Ningli Xu, Debao Huang, Shuang Song, Xiao Ling, Chris Strasbaugh, , Halil Sezen,
International Journal of Digital Earth pp 1-16;

In this paper, we present a case study that performs an unmanned aerial vehicle (UAV) based fine-scale 3D change detection and monitoring of progressive collapse performance of a building during a demolition event. Multi-temporal oblique photogrammetry images are collected with 3D point clouds generated at different stages of the demolition. The geometric accuracy of the generated point clouds has been evaluated against both airborne and terrestrial LiDAR point clouds, achieving an average distance of 12 cm and 16 cm for roof and façade respectively. We propose a hierarchical volumetric change detection framework that unifies multi-temporal UAV images for pose estimation (free of ground control points), reconstruction, and a coarse-to-fine 3D density change analysis. This work has provided a solution capable of addressing change detection on full 3D time-series datasets where dramatic scene content changes are presented progressively. Our change detection results on the building demolition event have been evaluated against the manually marked ground-truth changes and have achieved an F-1 score varying from 0.78 to 0.92, with consistently high precision (0.92–0.99). Volumetric changes through the demolition progress are derived from change detection and have been shown to favorably reflect the qualitative and quantitative building demolition progression.
, Xiaoping Pang, Xi Zhao, Ruibo Lei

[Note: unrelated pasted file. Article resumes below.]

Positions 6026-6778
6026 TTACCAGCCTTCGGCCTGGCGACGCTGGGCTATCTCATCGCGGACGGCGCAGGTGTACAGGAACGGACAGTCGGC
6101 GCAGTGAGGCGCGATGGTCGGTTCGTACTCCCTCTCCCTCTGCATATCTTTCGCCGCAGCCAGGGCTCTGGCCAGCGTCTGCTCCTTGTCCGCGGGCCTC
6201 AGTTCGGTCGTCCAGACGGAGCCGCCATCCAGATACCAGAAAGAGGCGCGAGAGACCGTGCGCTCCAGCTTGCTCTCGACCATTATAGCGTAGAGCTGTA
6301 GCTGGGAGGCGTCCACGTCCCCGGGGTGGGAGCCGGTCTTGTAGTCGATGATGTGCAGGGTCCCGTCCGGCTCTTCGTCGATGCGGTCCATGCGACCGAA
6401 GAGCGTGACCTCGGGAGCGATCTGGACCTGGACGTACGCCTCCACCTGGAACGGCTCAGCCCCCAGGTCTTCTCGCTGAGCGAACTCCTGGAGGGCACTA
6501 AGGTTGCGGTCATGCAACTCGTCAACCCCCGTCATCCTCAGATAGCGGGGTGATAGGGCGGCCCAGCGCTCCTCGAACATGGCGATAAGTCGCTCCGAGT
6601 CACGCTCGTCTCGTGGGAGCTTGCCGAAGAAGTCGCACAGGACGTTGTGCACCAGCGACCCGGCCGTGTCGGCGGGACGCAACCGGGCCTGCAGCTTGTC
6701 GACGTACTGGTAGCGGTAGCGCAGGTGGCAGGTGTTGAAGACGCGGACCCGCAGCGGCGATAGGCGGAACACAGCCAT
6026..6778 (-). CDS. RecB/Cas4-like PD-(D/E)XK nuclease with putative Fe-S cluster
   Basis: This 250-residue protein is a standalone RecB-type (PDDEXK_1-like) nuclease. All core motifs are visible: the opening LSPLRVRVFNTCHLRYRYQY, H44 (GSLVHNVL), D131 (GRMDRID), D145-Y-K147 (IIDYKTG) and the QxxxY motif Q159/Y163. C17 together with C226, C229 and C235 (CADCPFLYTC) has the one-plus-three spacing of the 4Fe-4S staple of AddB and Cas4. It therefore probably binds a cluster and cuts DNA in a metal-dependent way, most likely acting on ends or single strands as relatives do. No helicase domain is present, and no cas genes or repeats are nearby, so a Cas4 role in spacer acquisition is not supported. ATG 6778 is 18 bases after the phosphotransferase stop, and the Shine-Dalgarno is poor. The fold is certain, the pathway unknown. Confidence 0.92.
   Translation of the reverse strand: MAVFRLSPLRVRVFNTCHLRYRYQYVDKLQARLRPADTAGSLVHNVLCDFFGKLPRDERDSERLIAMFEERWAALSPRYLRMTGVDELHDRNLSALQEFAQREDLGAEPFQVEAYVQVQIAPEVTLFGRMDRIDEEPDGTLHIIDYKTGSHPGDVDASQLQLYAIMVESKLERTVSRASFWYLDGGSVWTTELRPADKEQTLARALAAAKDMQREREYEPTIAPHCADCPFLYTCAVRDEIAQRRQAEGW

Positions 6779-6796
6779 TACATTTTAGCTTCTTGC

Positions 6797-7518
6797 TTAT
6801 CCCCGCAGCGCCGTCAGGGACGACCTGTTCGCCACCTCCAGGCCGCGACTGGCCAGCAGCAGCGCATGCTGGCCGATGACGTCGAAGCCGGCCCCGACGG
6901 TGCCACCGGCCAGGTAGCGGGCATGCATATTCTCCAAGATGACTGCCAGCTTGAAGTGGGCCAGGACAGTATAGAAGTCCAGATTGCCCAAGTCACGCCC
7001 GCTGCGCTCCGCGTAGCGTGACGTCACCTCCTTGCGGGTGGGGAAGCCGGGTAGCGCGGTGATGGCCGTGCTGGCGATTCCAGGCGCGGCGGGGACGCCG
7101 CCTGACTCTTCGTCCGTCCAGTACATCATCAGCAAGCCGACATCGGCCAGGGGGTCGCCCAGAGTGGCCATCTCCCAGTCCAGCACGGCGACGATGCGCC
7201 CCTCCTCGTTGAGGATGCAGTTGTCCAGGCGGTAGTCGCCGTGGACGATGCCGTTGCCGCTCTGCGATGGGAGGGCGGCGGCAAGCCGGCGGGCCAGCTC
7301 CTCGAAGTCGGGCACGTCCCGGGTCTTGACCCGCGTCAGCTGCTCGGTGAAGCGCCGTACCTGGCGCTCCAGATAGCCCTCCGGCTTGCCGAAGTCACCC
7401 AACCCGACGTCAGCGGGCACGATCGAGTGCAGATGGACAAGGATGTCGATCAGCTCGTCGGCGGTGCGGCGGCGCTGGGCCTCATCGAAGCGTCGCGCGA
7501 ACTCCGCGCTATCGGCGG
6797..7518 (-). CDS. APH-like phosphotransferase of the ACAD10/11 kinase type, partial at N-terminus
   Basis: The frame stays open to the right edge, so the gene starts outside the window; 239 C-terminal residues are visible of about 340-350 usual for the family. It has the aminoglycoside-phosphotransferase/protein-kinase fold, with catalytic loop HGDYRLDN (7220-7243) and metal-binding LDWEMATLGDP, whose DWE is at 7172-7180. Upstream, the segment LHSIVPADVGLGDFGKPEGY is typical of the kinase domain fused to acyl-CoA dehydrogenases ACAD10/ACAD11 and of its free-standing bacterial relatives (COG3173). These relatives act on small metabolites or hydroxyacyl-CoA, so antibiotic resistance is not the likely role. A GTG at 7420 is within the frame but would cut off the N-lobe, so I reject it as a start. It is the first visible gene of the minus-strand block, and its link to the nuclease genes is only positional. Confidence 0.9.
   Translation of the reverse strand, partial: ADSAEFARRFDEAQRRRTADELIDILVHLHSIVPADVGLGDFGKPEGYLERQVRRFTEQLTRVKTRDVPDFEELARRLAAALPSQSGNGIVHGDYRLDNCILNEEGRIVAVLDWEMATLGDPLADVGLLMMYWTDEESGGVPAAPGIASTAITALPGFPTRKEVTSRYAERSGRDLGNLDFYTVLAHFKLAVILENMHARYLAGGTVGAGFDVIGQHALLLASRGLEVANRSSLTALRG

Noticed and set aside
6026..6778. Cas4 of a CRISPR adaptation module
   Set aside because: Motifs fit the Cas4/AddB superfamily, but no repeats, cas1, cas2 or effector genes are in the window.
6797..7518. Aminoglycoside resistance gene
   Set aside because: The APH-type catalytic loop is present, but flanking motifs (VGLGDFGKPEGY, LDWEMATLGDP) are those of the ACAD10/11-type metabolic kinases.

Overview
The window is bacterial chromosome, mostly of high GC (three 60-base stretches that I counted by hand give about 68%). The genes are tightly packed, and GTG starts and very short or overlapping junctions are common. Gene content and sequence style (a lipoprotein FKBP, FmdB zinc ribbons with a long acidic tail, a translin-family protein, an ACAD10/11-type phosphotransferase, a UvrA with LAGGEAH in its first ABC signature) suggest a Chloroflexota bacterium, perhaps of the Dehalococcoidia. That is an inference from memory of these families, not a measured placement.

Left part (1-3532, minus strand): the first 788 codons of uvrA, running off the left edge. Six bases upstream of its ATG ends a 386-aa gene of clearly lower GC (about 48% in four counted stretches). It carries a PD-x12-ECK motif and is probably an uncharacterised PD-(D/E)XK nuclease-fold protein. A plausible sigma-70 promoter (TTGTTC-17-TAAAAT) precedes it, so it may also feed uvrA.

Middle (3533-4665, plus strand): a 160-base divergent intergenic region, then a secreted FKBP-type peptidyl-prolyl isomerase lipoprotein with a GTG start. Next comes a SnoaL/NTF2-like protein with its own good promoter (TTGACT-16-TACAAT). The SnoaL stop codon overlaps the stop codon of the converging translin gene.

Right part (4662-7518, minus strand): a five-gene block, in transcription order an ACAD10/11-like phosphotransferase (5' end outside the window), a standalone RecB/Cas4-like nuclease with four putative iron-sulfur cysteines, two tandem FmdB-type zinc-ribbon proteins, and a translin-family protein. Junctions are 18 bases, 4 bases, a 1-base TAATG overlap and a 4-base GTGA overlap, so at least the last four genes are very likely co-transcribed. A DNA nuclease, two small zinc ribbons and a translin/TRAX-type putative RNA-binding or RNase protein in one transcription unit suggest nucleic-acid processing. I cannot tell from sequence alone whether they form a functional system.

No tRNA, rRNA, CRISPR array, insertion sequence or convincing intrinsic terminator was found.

International Journal of Digital Earth pp 1-14;

Arctic sea ice and its snow cover are important components of the cryosphere and the climate system. A series of in situ snow measurements were conducted during the seventh Chinese Arctic expedition in summer 2016 in the western Arctic Ocean. In this study, we made an analysis of snow features on Arctic sea ice based on in situ observations and the satellite-derived parameter of snow grain size from MODIS spectral reflectance data. Results indicate that snow depth on Arctic sea ice varied between 19 and 241 mm, with a mean value of 100 mm. The mean density of the snow was 340.4 kg/m3 during the expedition, which was higher than that reported in previous literature. The measurements revealed that a depth hoar layer was widely developed in the snow, accounting for 30%∼50% of the total snow depth. The equivalent snow grain size was small on the surface and large at the bottom in snow pits. The average relative error between MODIS-derived snow grain size and in situ measured surface snow grain size is 14.6%, indicating that remote sensing is a promising method to obtain large-scale information of snow grain size on Arctic sea ice.